Washington teaches students about medical injustices
Author Harriet Washington spoke about medical history and ethics for the fall convocation address September 11 in Haggin Auditorium.
The presentation served as an extension of the First Engagements reading, The Immortal Life of Henrietta Lacks by Rebecca Skloot, which chronicled the story of a poor African American woman’s cells being harvested without her knowledge and revolutionizing cancer study. Washington’s latest book, Medical Apartheid, tells more stories like Lacks’s involving mistreatment of African Americans in the name of medical science. She had studied Lacks in the 1990s, and when Skloot came to her about the book idea, Washington told her, “You’ve got to write this book.”
Washington said that medical science is still guilty of taking advantage of people in order to further research and make money. Only today, the victims are the uninformed—she dispelled the idea that the problem is white doctors mistreating black patients.
“The real division is not between white and black, but rather the guilty and the innocent,” she said. “It’s between people who are ready to accept this state of affairs and those who are not. The goal is to let people choose.”
She used the example of “informed consent” versus “presumed consent,” a subtle difference in language that is actually a huge difference in implications. Presumed consent means that studies may be conducted on patients without their knowledge, as long as they give implied approval. That can be as simple as holding a town hall meeting in the area the study will be conducted, and as long as there are no serious objections, it is assumed that the entire area agrees to submit to the studies. Those tend to happen in low-income communities where many people do not have access to information regarding studies’ risks. The same thing goes for trauma victims, according to the Code of Federal Regulations 21 50.23, which says that if a patient is unable to communicate, consent is assumed.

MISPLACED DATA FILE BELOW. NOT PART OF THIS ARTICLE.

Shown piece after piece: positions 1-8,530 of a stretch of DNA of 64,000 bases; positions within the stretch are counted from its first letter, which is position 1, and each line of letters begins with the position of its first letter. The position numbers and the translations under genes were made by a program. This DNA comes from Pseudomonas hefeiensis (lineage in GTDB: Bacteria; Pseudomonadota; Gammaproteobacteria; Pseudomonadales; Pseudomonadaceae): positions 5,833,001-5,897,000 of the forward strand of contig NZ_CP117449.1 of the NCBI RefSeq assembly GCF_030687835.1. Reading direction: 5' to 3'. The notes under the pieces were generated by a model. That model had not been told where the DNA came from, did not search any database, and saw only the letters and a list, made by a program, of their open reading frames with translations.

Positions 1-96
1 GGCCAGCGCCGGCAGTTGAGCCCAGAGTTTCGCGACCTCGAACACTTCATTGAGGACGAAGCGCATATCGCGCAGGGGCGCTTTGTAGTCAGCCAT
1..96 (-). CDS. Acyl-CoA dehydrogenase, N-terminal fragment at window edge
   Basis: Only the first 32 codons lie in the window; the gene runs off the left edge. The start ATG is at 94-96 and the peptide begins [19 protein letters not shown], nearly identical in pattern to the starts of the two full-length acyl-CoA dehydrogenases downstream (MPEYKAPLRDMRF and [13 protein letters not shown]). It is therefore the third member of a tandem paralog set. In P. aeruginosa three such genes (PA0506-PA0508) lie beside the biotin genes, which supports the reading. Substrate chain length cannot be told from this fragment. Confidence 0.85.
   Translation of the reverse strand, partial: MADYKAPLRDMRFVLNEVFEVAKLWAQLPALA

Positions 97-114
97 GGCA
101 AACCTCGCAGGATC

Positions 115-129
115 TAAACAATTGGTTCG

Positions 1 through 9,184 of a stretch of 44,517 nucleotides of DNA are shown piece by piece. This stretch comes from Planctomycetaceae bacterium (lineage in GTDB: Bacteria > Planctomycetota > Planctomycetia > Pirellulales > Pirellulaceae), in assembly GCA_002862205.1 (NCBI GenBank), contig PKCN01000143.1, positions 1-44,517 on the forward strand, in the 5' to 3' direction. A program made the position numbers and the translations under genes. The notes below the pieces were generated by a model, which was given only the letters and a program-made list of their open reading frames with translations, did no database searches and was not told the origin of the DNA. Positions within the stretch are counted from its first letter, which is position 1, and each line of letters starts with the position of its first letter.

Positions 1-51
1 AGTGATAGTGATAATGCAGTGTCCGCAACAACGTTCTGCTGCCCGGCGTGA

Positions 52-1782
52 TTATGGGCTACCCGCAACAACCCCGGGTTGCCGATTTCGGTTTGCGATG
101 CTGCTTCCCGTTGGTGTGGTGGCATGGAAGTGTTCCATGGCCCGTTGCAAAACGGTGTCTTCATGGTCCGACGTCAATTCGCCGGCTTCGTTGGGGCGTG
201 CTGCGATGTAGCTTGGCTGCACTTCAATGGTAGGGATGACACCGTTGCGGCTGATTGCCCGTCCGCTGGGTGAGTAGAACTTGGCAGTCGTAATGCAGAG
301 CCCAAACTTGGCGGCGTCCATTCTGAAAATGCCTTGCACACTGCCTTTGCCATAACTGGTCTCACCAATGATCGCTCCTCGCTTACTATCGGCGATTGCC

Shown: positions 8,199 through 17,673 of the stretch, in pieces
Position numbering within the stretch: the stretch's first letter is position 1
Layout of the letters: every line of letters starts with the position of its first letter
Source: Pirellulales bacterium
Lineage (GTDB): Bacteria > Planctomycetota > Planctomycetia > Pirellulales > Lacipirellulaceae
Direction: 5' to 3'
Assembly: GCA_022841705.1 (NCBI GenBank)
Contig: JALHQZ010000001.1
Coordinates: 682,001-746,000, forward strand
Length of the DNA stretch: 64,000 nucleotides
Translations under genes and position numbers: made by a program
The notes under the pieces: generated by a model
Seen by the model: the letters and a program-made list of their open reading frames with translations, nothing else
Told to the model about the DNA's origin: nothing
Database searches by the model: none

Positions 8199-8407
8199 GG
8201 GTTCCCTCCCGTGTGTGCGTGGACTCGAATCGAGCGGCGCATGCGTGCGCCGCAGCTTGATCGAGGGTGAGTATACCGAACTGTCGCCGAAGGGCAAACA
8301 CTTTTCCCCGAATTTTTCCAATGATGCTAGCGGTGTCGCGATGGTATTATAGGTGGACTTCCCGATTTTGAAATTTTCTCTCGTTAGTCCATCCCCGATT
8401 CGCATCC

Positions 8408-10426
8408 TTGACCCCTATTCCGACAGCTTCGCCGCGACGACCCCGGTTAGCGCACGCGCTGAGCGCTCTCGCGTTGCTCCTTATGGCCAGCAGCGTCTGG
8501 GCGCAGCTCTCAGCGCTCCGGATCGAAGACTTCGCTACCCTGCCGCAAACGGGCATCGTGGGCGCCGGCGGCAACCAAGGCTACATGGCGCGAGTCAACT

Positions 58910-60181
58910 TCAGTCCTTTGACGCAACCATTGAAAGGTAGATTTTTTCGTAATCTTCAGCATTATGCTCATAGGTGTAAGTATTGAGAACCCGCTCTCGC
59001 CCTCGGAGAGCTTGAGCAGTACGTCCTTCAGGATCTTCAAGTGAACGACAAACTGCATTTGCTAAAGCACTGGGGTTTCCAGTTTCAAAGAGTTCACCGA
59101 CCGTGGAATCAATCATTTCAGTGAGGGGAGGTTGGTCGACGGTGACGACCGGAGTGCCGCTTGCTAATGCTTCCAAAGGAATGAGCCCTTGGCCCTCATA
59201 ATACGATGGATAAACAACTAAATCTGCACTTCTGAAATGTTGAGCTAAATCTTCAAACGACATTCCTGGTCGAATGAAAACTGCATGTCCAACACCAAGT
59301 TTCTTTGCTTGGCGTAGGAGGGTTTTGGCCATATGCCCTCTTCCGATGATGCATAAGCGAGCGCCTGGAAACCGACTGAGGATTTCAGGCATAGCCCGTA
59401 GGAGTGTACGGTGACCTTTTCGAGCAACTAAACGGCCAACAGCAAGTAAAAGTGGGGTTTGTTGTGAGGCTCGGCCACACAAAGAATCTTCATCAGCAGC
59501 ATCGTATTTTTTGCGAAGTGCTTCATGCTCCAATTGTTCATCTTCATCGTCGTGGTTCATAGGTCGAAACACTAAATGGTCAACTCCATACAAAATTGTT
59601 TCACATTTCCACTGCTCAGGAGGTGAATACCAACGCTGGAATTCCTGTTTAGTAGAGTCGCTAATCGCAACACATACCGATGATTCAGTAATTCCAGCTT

“We’re vulnerable today because of presumed consent laws,” Washington said. “Coroners can take our parts and sell them to corporations for profit. We sign many consent forms before surgery, and you may not know one form is consenting to have tissue taken. These are the kinds of issues that confront us today.”
Washington challenged students, both those who are considering medical professions and those seeking careers elsewhere, to have an open mind and to know when to challenge customs when those customs may be causing injustices.
“We as a country have to be much more acutely aware of the things that threaten us in the medical field,” she said. “I challenge you to work within your profession and respect its traditions, but more importantly to know when to question them.”
Medical Apartheid won a National Book Critics Circle Award, the 2007 PEN Oakland Award, and the 2007 American Library Association Black Caucus Nonfiction Award. Washington has been a fellow in medical ethics at the Harvard Medical School, a senior research scholar at the National Center for Bioethics at Tuskegee University, a fellow at the Harvard School of Public Health, and the recipient of a John S. Knight Fellowship at Stanford University.